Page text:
Have you ever wondered what Maldivian culture is like? It’s a fascinating mix of ancient and modern influences, making it a truly unique experience. From the traditional dhoni boats to the intricate artistry of local craftsmen, there are so many aspects of Maldivian culture to explore. In this blog post, we’ll cover five interesting facts about Maldivian culture that you may not have known before. So, if you’re ready to discover more about the wonderful Maldivian culture, keep reading!
1) Geography and History
The Maldives is an archipelago of 1,192 coral islands in the Indian Ocean, making it one of the world’s most geographically dispersed countries. This unique geography has had a huge impact on the culture of the Maldives, as it has been heavily influenced by seafaring merchants and traders from India, Sri Lanka, Africa and Arabia.
The majority of the population follows Sunni Islam, which forms the basis of many Maldivian cultural values such as hospitality and respect for elders. In terms of language, Dhivehi is the official language of the Maldives, although English is also widely spoken.
Dates Back To Ancient Times
The history of the Maldives dates back to ancient times, with archaeological evidence indicating that the islands were inhabited from as early as 2000 BC. For centuries, the Maldives was a thriving centre for trade and commerce, playing an important role in regional politics and maritime networks.
The culture of the Maldives is shaped by a combination of its geography, religion, language and history. Whether you’re seeking adventure or simply looking to relax on the beach, you can explore the rich culture of this island nation and discover something new about Maldivian culture every day!
2) Diving and Snorkelling
The Maldives are renowned for their stunning beauty, and what better way to experience it than by diving and snorkelling in the crystal clear waters? The country’s azure seas are a perfect playground for aquatic exploration. With vibrant coral gardens and an abundance of sea life, exploring the deep waters is a key component of experiencing Maldivian culture. Snorkelers will find plenty to explore with vast schools of colourful fish, while divers will have the chance to explore beautiful coral reefs and shipwrecks teeming with life. The Maldives is home to a variety of stunning marine life, including manta rays, sea turtles, and whale sharks. Whether you’re an experienced diver or a beginner, you can discover the wonders of the sea in the Maldives.
Maldivian culture has a strong Islamic faith and tradition. Islam has been the official religion of the Maldives since the 12th century and is practiced by all citizens. Over 99% of the population is Muslim, making it one of the most religiously homogeneous countries in the world. The vast majority of Maldivians are Sunni Muslims, though there are a few Shia Muslims as well. All Maldivians are expected to observe Islamic law and practice basic religious rites.
Maldivian culture is intrinsically linked to the language spoken in the country. The language of the Maldives is Dhivehi, which belongs to the Indo-Aryan branch of Indo-European languages and is closely related to both Sinhala and Divehi Bas, spoken in Sri Lanka and the Minicoy Islands, respectively.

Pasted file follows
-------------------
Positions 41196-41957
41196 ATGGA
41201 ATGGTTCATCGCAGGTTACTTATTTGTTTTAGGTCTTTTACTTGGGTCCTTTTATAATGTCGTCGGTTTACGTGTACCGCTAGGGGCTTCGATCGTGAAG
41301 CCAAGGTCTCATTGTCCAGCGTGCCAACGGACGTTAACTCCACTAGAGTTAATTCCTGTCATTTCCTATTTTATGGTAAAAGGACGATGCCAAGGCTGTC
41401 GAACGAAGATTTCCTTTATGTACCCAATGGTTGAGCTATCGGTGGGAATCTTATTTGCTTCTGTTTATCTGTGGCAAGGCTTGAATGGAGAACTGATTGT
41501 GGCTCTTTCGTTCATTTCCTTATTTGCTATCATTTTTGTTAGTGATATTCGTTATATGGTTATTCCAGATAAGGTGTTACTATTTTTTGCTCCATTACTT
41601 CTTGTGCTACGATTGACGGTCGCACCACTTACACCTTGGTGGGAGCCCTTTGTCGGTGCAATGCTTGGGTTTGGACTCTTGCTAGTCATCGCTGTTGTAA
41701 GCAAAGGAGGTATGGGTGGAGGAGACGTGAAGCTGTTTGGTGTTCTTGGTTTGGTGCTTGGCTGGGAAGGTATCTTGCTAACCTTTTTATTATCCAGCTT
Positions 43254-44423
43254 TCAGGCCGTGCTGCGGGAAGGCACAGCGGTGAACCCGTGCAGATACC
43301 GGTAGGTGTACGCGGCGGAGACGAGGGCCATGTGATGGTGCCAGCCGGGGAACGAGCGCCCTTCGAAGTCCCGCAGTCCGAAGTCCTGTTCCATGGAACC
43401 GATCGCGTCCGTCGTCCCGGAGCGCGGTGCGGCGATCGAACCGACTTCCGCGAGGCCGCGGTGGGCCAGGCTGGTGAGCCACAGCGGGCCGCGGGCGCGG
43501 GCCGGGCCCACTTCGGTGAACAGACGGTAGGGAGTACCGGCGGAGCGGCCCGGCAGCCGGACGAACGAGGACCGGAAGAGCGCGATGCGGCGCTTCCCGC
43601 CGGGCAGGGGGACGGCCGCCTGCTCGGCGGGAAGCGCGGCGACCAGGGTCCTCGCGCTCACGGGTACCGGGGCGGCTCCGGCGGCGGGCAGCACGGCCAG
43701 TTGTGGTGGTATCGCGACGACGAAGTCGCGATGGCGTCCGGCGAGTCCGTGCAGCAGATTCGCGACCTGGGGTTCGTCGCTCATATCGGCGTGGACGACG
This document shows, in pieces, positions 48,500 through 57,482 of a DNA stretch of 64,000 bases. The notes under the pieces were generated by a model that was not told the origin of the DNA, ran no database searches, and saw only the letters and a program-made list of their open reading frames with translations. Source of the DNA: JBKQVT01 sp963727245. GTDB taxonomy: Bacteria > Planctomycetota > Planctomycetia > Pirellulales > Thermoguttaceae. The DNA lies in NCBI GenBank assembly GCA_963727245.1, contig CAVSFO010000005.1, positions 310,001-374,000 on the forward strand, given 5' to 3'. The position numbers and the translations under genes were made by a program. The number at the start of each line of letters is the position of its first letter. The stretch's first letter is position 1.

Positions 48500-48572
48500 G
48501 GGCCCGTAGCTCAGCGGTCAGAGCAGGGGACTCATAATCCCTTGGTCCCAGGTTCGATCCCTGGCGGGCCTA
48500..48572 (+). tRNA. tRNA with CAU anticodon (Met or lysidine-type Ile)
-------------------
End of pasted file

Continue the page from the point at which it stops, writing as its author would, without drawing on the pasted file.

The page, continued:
Dhivehi is a very unique language in terms of its grammar and pronunciation, and it has several dialects. All Maldivians speak Dhivehi as their first language, however, English is also widely spoken. Other popular languages include Tamil, Gujarati and Hindi.
Food plays an important role in Maldivian culture, with traditional dishes rooted in the country’s geographical location and cultural history. Dishes made from seafood such as fish, lobster, and crab are popular, as well as coconuts, which are widely grown in the area.
A classic Maldivian meal will typically consist of rice, tuna, and vegetables, with variations that include curries, sauces, and stews. Other traditional favourites include roshi (a type of flatbread), kulhi boakiba (spicy fish cakes), garudiya (a fish soup), and a locally made sweet called hedhika. Many Maldivian dishes are spiced with curry leaves, cloves, cardamom, and cinnamon. To sample the best of Maldivian cuisine, be sure to visit one of the many outdoor seafood restaurants in Malé or on a nearby island.
Arts and Crafts
Maldivian culture has a long and rich history of traditional arts and crafts. The nation is home to a variety of unique handicrafts, such as intricate lacework, woodcarving, pottery, and jewelry making. Locals have also been known to create elaborate weaving patterns out of coconut leaves, as well as beautiful hand-painted boats and masks. Each craft has its own set of traditions, stories, and symbolism that are unique to the region. The artistry of these crafts has been passed down through generations, creating a unique and beautiful expression of Maldivian culture.
Music and Dance in Maldives
Maldivian culture has a rich and vibrant history of music and dance. The traditional music of the Maldives is known as “Boduberu” and it is usually accompanied by an array of different percussion instruments such as drums, cymbals, and other small hand-held instruments. Boduberu is typically performed in villages during celebratory events such as weddings, religious holidays, and other festivals.
In addition to Boduberu, there are also some more contemporary styles of music that are popular in the Maldives. These include folk songs, Reggae and R&B. There are many local bands that play both traditional and modern tunes at bars, clubs, and other social events throughout the country.
Overall, music and dance are a big part of Maldivian culture and serve as an important way for people to come together to celebrate and honour their shared heritage.